Scheme funding levels drop as DB universe continues to shrink

Defined benefit (DB) scheme funding levels fell to an average of 94.9 per cent, as of March 2020, from an average of 99.2 per cent 12 months prior, the Pension Protection Fund’s (PPF’s) latest Purple Book has revealed.

The decline in the aggregate funding ratio was attributed to market movements, primarily due to lower gilt yields driving up liability values and decreases in equity values.

The aggregate deficit increased from £12.7bn to £90.7bn during the same period.

Nearly two-thirds (63 per cent) of schemes were in deficit with an aggregate deficit of £229bn, up from £160bn in March 2019.

The aggregate surplus of schemes in surplus fell from £147bn to £138bn.

Dalriada Trustees professional trustee, Adrian Kennett, stated: “In terms of funding, the fact that the effective date is 31 March 2020 is key. Funding levels were down at that point - if the data was cut today it would show a different story. But that different story of funding improvement would mask scheme-specific challenges, particularly as we have seen in recent days in sectors such as retail.”

The Purple Book showed that the DB universe continued to shrink, with the number of eligible schemes decreasing to 5,327 in 2020 from 5,436 in 2019 and 7,751 in 2006.

Membership of DB schemes also fell, to 9.9 million from 10.1 million members in 2019 and 14 million members in 2006.

Of the 9.9 million DB scheme members in March 2020, 43 per cent were pensioner members, 46 per cent were deferred members and 11 per cent were active.

The proportion of schemes closed to all benefit accrual increased from 44 per cent to 46 per cent over the year, while the proportion of schemes open to new members remained at 11 per cent.

Schemes with more than 5,000 members made up almost 75 per cent of each of total assets, liabilities and members, while only forming 7 per cent of the total number of schemes in the dataset.

Schemes with fewer than 1,000 members made up 80 per cent of the total number of schemes but only around 10 per cent of total assets, liabilities and members.

Investments in equities declined over the year, from 24 per cent to 20.4 per cent, as the value of equities fell, while bond investments increased from 62.8 per cent to 69.2 per cent.

Within bonds, the proportions held were broadly unchanged from last year, with index-linked bonds making up the biggest proportion at 46.1 per cent. Corporate bonds accounted for 28 per cent and government fixed interest bonds contributed 25.9 per cent of the total.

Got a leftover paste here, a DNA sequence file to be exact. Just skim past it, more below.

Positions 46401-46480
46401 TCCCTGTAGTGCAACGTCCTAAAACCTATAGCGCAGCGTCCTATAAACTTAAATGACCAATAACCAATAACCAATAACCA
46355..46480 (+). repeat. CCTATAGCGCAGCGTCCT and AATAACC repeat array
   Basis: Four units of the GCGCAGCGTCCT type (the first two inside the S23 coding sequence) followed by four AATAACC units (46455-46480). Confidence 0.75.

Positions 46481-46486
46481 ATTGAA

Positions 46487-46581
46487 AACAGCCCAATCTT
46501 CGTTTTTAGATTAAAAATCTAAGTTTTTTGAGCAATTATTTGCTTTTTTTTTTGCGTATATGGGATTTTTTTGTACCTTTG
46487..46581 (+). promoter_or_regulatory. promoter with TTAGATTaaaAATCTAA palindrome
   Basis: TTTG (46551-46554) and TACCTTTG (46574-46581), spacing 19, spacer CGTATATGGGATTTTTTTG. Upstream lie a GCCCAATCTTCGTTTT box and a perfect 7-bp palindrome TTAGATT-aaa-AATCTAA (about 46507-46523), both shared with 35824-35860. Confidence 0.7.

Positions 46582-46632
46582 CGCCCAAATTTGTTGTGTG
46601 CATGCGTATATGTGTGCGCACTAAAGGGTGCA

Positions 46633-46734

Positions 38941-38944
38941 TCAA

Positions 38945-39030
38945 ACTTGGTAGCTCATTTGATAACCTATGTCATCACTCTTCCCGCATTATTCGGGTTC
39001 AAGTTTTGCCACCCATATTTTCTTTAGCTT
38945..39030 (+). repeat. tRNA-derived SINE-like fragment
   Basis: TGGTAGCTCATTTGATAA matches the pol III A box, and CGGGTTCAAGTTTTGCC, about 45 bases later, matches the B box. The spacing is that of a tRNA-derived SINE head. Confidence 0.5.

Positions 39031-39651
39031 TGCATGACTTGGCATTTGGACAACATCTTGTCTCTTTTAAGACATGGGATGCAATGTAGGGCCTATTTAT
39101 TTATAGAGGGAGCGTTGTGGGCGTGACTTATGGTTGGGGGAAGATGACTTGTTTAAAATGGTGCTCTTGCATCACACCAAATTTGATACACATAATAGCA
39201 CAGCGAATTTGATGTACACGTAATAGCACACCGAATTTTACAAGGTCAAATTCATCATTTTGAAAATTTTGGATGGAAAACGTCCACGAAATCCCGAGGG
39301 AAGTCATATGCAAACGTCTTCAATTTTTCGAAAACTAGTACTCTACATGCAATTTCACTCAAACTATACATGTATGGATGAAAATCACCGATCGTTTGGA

Commenting on the findings, PPF chief risk officer, Stephen Wilcox, said: “The latest edition of The Purple Book shows that DB pension schemes have continued to de-risk their investments, and while the aggregate deficit of underfunded schemes was shrinking, this has reversed due to market movements caused by the Covid-19 pandemic. It also shows that the downward trend in the number of schemes and members continues to.”

In the year to 31 March 2020, 41 new schemes entered PPF assessment up from 26 new schemes in 2018/19.

However, 2019/20’s number of new schemes entering the PPF was similar to the levels observed in each of the four years up to 31 March 2018, but lower than the levels seen before this.

The total value of liabilities in PPF assessment increased from £11.2bn to £13.6bn.

The total value of 2019/20’s claims was £500m, lower than the previous year’s record claims of £1.9bn, although 2018/19’s level of claims was dominated by a large claim from the Kodak Pension Plan No. 2.

In the year to 31 March 2020, the PPF made compensation payments of £860m compared with £775m in the previous year, while records of members receiving compensation increased to 169,861.

The average annual payment per record to members receiving PPF compensation was £4,588, up from £4,382 in 2018/19.

The levy total remained at £564m and the top 100 levy payers accounted for 51 per cent of the total levy, a similar level to the previous year.

Just over a quarter (28 per cent) of schemes had no risk-based levy, while 3 per cent saw the cap of 0.75 per cent of smoothed liabilities apply to their risk-based levy.

“Our role is to manage funding prudently and to manage our balance sheet effectively. Over the last 15 years we have improved our ability to do so and our understanding of our risks,” commented PPF chief finance officer and chief actuary, Lisa McCrory.

“To this end, we are preparing for a complete review of our funding strategy next year, as set out in our Strategic Plan.

“Our new long-term risk model allows us to improve how we manage and approach our balance sheet risk. The assumptions we build in to our modelling work are regularly updated to reflect changes in prevailing economic conditions, including the expected impact from Covid-19 insolvencies which shows the risk from new claims has increased. However, we remain on a strong footing to continue protecting the UK DB pensions universe.”

PPF’s most recent annual report revealed that its probability of success of being at least 110 per cent funded by 2030 fell from 89 per cent to 83 per cent year-on-year, as of 31 March 2020, its lowest level since 2010.

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